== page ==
The State Assembly passed a bill Thursday that would take away federal funding from Planned Parenthood.

The bill, which was introduced Aug. 14, would take away the $3.5 million Title X grant that currently only goes to Planned Parenthood and redistribute it to other health clinics across the state.

The bill passed in a 60-35 vote.

Lawmakers argue whether Planned Parenthood should receive federal dollarsRepublicans and Democrats butted heads at hearings Wednesday for two GOP bills aiming to block federal money from going to Read…

House Democrats touted an amendment to the bill that would put more accountability on the Department of Health Services, asking for specifics on the health clinics that would replace Planned Parenthood.

“This is a simple amendment that says, ‘Find us the providers and tell us how this structure will be presented to the public,’” Rep. Deb Kolste, D-Janesville, said at the hearing.

Other Democrats, including Rep. Chris Taylor, D-Madison, advocated for the amendment, saying without it the bill jeopardizes women’s health.

Several Republicans released statements after the bill passed, saying it is not removing any programs vital to the state.

“There is not a single women’s health service provided by Planned Parenthood that is not available elsewhere in our state,” Rep. Terry Katsma, R-Ootsburg, said in a statement.

Sam Guzman, spokesperson for Pro-Life Wisconsin, said Republicans proposed the bill because they did not want taxpayer dollars to support clinics that refer or perform abortions.

Pro-Life Wisconsin, according to Guzman, does not support any form of birth control, which Planned Parenthood supplies to women throughout Wisconsin.

“We back [the bill] 100 percent,” Guzman said. “There’s only 22 Planned Parenthood [facilities] in Wisconsin, and there’s quite a few more … clinics that do not perform or refer for abortions.”

One of the clinics which Republicans plan to redistribute Title X funds is the Wisconsin Well Woman Program.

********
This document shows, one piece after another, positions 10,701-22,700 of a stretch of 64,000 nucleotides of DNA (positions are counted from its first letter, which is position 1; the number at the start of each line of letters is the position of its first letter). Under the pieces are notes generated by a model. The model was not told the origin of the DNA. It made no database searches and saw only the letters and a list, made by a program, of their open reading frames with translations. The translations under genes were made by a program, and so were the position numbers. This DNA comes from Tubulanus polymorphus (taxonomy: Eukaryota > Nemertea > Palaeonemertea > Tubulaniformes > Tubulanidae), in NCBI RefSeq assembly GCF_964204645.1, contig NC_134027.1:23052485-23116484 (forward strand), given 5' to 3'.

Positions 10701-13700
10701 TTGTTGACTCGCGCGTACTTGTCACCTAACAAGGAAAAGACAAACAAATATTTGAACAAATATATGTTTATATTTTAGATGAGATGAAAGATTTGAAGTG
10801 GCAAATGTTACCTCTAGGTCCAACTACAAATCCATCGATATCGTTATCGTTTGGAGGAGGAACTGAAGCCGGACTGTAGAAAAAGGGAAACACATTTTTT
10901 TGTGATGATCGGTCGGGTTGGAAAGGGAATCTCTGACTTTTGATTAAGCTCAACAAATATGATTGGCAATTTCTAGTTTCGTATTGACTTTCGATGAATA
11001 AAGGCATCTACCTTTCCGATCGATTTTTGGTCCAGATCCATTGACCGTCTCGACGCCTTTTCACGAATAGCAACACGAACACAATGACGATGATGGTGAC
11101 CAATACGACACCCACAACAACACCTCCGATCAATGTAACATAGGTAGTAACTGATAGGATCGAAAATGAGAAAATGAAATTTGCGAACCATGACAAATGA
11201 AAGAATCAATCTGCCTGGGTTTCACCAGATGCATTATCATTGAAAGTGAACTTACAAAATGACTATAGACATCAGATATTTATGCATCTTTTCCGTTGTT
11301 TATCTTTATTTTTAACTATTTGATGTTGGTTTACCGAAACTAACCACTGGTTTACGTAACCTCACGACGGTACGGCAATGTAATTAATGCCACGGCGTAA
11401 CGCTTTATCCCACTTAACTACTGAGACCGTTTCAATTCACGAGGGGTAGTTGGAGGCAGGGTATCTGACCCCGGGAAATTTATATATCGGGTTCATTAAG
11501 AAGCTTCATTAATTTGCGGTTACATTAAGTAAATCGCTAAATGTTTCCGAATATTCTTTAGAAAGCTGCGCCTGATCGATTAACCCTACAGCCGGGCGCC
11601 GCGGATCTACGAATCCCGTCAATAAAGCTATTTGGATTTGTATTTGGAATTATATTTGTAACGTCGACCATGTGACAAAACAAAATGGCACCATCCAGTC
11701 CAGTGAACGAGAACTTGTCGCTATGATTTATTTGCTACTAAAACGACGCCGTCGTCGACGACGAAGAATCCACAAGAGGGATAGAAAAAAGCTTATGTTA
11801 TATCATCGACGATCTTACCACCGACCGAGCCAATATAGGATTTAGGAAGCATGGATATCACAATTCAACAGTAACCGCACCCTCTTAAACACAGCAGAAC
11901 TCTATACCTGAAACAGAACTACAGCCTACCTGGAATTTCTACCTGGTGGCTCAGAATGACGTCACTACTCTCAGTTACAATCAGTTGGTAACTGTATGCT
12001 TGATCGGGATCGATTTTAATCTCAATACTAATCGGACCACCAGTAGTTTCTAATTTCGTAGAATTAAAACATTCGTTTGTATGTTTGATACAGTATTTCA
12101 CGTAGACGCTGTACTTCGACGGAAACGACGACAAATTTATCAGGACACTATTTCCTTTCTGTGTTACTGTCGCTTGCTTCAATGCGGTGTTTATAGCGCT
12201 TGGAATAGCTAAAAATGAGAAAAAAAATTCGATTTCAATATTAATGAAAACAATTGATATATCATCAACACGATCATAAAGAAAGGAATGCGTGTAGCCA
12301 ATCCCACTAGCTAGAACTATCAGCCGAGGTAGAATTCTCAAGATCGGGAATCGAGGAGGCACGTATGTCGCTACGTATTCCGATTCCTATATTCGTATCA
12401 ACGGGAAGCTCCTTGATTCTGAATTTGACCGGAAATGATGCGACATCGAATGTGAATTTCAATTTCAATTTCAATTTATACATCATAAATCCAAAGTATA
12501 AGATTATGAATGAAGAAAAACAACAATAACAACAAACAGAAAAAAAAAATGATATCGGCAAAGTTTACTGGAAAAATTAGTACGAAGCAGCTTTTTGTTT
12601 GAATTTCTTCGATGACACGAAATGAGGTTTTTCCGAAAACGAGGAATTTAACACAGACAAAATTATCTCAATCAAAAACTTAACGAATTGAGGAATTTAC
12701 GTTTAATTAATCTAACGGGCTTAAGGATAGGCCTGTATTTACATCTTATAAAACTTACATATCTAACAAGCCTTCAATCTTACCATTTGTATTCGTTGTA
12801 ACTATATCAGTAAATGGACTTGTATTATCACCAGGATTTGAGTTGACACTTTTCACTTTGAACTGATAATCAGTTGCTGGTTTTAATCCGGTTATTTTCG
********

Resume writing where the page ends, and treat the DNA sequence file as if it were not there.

Dawn Anderson, executive director of the Wisconsin Breast Cancer Coalition, said taking away funding from Planned Parenthood would reduce access points for women to receive health care, and transferring the funds to the Wisconsin Well Woman Program would not be effective. She said the program primarily performs cancer screenings and would have to add other family planning services on a limited budget.

“I don’t know how they’d take on additional services and then bureaucracy, accounting [and so on],” Anderson said “It’s just a bad idea.”

Anderson said the Well Woman Program only has 14 coordinators right now, and many counties do not have health care providers from the program.

Mike Murray, policy director for Wisconsin Alliance for Women’s Health, agreed, saying although he supports the work Well Woman’s Program does, the program limits the women who can receive their services because its cancer screenings only apply to women between the ages of 45 and 64. Women who need family planning services are usually much younger, he said.

“It would be a real problem if Planned Parenthood wasn’t eligible for Title X funding in Wisconsin,” Murray said. “There’s lots of communities where Planned Parenthood is the only health care provider providing comprehensive family planning services to low-income women.”

The Republican-majority state Senate will hear the bill next.